Is GE Pulling the Plug on Solar Plans?

solar Installments

General Electric’s (NYSE:GE) plans to build a solar panel factory in Colorado are off. According to Bloomberg, the company announced this week that shifting market conditions forced it to change strategy, scrapping the construction plans though maintaining an interest in the business. GE sold solar technology to First Solar (NASDAQ:FSLR) as part of the deal, and the two will collaborate on future ventures.

The move will be a blow to the Aurora, Colorado, community where GE had planned to build the factory, though local economic development officials saw the move as foreshadowed by last year’s delay. According to the Denver Business Journal, Colorado officials saw the writing on the wall when GE decided to wait on the $300 million plant.

Yet scrapping the plant doesn’t mean GE is exiting the solar business by any stretch. The company’s sale of cadmium-telluride technology to First Solar came at a price of 1.75 million shares of the solar energy company’s stock. The Business Review of Albany reports the two companies will collaborate on solar panel technology at the GE Global Research facility in upstate New York. GE will also be marketing First Solar power plants.

According to Bloomberg, First Solar’s poor earnings report reflected an inability to sell larger power plants. Under the deal stuck between the two companies this week, GE will begin handling the marketing of these plants using the GE brand, a factor that is promising to First Solar company officials.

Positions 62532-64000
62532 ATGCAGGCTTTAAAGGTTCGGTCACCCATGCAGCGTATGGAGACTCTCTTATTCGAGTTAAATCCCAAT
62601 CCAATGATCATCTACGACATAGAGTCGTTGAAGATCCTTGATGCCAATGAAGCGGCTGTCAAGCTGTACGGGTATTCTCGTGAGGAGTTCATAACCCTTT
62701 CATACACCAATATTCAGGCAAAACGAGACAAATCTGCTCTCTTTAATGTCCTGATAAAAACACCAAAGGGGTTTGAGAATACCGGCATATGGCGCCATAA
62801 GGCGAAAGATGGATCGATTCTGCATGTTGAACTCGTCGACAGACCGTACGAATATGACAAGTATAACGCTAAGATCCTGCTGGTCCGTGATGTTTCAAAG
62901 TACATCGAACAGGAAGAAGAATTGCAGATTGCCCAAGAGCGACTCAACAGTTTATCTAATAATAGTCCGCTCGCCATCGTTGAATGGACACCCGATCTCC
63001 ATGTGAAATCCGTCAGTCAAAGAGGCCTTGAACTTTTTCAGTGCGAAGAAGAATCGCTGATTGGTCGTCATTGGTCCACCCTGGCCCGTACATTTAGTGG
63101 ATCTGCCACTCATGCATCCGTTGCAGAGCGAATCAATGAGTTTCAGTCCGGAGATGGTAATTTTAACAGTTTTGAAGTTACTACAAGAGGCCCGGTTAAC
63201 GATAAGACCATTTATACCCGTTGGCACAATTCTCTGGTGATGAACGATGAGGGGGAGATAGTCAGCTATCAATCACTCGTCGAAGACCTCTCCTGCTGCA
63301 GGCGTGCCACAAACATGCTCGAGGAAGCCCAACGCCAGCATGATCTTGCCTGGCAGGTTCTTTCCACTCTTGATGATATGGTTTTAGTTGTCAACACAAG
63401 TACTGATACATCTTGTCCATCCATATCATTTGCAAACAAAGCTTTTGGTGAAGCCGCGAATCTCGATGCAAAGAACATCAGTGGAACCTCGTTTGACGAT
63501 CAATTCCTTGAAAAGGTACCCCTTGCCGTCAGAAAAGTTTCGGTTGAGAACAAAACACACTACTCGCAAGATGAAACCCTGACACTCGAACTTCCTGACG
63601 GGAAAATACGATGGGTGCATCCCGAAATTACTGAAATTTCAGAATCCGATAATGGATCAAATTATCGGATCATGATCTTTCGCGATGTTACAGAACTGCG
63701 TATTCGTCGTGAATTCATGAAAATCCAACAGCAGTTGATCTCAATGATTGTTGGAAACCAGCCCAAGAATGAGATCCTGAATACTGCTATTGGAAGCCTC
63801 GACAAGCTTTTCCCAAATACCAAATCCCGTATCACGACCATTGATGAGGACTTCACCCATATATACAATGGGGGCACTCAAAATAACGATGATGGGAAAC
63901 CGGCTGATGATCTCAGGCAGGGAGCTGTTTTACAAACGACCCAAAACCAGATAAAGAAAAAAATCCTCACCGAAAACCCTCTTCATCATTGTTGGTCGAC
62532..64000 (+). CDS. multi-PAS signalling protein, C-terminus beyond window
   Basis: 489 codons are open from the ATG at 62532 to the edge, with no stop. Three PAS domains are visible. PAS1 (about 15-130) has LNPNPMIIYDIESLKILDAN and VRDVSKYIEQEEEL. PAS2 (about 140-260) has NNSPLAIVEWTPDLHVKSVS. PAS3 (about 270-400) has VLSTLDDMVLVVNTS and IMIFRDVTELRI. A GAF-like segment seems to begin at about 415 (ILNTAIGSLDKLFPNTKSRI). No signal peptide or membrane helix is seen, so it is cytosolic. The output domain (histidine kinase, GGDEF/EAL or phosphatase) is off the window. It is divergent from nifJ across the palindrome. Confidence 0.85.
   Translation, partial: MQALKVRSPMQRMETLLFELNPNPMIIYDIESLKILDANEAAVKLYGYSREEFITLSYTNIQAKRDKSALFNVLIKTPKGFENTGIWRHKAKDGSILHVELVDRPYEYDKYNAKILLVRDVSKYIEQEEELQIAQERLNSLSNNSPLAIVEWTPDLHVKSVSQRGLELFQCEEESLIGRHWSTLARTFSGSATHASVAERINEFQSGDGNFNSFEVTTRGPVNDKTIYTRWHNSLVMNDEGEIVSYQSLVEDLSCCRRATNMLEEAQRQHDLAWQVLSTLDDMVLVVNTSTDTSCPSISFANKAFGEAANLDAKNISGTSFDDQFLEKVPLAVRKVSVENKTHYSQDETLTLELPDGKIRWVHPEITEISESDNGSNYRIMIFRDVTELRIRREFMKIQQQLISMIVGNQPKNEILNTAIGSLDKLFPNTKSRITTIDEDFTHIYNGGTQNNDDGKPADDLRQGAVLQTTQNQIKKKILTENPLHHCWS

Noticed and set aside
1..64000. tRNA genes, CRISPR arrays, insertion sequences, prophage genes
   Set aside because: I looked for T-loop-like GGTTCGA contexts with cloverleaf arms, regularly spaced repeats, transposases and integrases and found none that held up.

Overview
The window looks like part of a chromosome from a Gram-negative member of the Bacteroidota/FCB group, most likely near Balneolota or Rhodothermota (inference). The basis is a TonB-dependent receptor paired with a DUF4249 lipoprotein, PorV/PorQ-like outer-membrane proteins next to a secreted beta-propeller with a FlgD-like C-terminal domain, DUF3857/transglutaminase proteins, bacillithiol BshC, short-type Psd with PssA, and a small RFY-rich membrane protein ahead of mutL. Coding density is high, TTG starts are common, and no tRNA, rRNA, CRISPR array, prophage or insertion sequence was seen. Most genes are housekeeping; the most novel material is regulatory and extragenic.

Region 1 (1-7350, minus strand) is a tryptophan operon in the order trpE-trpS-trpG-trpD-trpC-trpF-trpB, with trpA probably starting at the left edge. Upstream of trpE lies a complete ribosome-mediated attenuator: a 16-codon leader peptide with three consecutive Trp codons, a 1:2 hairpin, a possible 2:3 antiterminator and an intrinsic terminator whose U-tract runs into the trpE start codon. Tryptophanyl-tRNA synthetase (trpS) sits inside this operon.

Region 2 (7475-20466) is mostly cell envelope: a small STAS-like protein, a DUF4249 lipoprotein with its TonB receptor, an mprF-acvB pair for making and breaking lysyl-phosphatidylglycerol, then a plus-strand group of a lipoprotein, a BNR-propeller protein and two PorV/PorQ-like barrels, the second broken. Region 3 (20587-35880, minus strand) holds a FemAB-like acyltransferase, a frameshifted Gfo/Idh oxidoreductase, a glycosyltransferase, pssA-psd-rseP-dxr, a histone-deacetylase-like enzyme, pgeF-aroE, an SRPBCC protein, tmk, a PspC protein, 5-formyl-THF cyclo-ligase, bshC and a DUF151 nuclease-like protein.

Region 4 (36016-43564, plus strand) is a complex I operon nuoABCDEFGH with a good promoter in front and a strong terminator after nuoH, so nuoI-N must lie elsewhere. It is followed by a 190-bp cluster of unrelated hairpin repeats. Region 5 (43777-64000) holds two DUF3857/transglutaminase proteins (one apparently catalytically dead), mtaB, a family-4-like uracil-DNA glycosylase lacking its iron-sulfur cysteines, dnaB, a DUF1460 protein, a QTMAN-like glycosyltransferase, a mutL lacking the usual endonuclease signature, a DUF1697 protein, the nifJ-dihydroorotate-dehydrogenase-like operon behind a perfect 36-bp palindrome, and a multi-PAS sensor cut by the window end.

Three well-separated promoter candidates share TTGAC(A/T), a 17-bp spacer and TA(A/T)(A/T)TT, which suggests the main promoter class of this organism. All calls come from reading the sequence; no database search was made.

GE appears content to stay on the technology side of solar-panel production and won’t invest heavily in manufacturing side of the solar equation for the time being. The solar factory planned for Colorado was announced in 2011 amid high expectations for the industry, and it would have the largest of its kind in the United States.

Instead, the company appears focused on investments in the natural gas boom underway in the U.S. and beyond. The company announced earlier in the year that it was investing billions in improving techniques used for hydraulic fracturing. Though it is considered harmful to the local environment — and facing protests around the country — GE is betting it can make the process safer for the environment and the workers in the industry.

At the end of July, GE announced it was also expanding its oil and gas operations in Fot, Hungary, a move consistent with its push. Company stock has risen modestly in the past month, with the main jolt coming after the company reported its encouraging second-quarter earnings in late July. The news was best in the manufacturing side.

GE is continuing to hone its strategy, moving away from elements of its finance business and focusing on technology in aviation, energy, and other industries. The company’s deal with First Solar will require GE to hold onto the 1.75 million shares purchased for a period of three years, according to the Bloomberg report.

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